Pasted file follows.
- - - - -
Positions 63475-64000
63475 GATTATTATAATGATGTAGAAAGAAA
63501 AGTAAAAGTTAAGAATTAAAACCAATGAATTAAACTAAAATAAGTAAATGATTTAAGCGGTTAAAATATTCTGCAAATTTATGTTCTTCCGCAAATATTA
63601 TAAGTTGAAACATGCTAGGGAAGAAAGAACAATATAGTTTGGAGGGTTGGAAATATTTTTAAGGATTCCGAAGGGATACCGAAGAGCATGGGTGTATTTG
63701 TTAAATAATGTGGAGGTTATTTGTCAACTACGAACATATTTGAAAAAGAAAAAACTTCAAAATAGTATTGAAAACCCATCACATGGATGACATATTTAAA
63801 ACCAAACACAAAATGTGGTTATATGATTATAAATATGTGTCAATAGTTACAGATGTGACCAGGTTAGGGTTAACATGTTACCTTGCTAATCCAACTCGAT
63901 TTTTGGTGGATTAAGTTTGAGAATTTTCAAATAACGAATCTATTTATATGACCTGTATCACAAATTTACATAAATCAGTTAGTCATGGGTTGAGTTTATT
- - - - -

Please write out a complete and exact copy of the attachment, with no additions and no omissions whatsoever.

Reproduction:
Positions 63475-64000
63475 GATTATTATAATGATGTAGAAAGAAA
63501 AGTAAAAGTTAAGAATTAAAACCAATGAATTAAACTAAAATAAGTAAATGATTTAAGCGGTTAAAATATTCTGCAAATTTATGTTCTTCCGCAAATATTA
63601 TAAGTTGAAACATGCTAGGGAAGAAAGAACAATATAGTTTGGAGGGTTGGAAATATTTTTAAGGATTCCGAAGGGATACCGAAGAGCATGGGTGTATTTG
63701 TTAAATAATGTGGAGGTTATTTGTCAACTACGAACATATTTGAAAAAGAAAAAACTTCAAAATAGTATTGAAAACCCATCACATGGATGACATATTTAAA
63801 ACCAAACACAAAATGTGGTTATATGATTATAAATATGTGTCAATAGTTACAGATGTGACCAGGTTAGGGTTAACATGTTACCTTGCTAATCCAACTCGAT
63901 TTTTGGTGGATTAAGTTTGAGAATTTTCAAATAACGAATCTATTTATATGACCTGTATCACAAATTTACATAAATCAGTTAGTCATGGGTTGAGTTTATT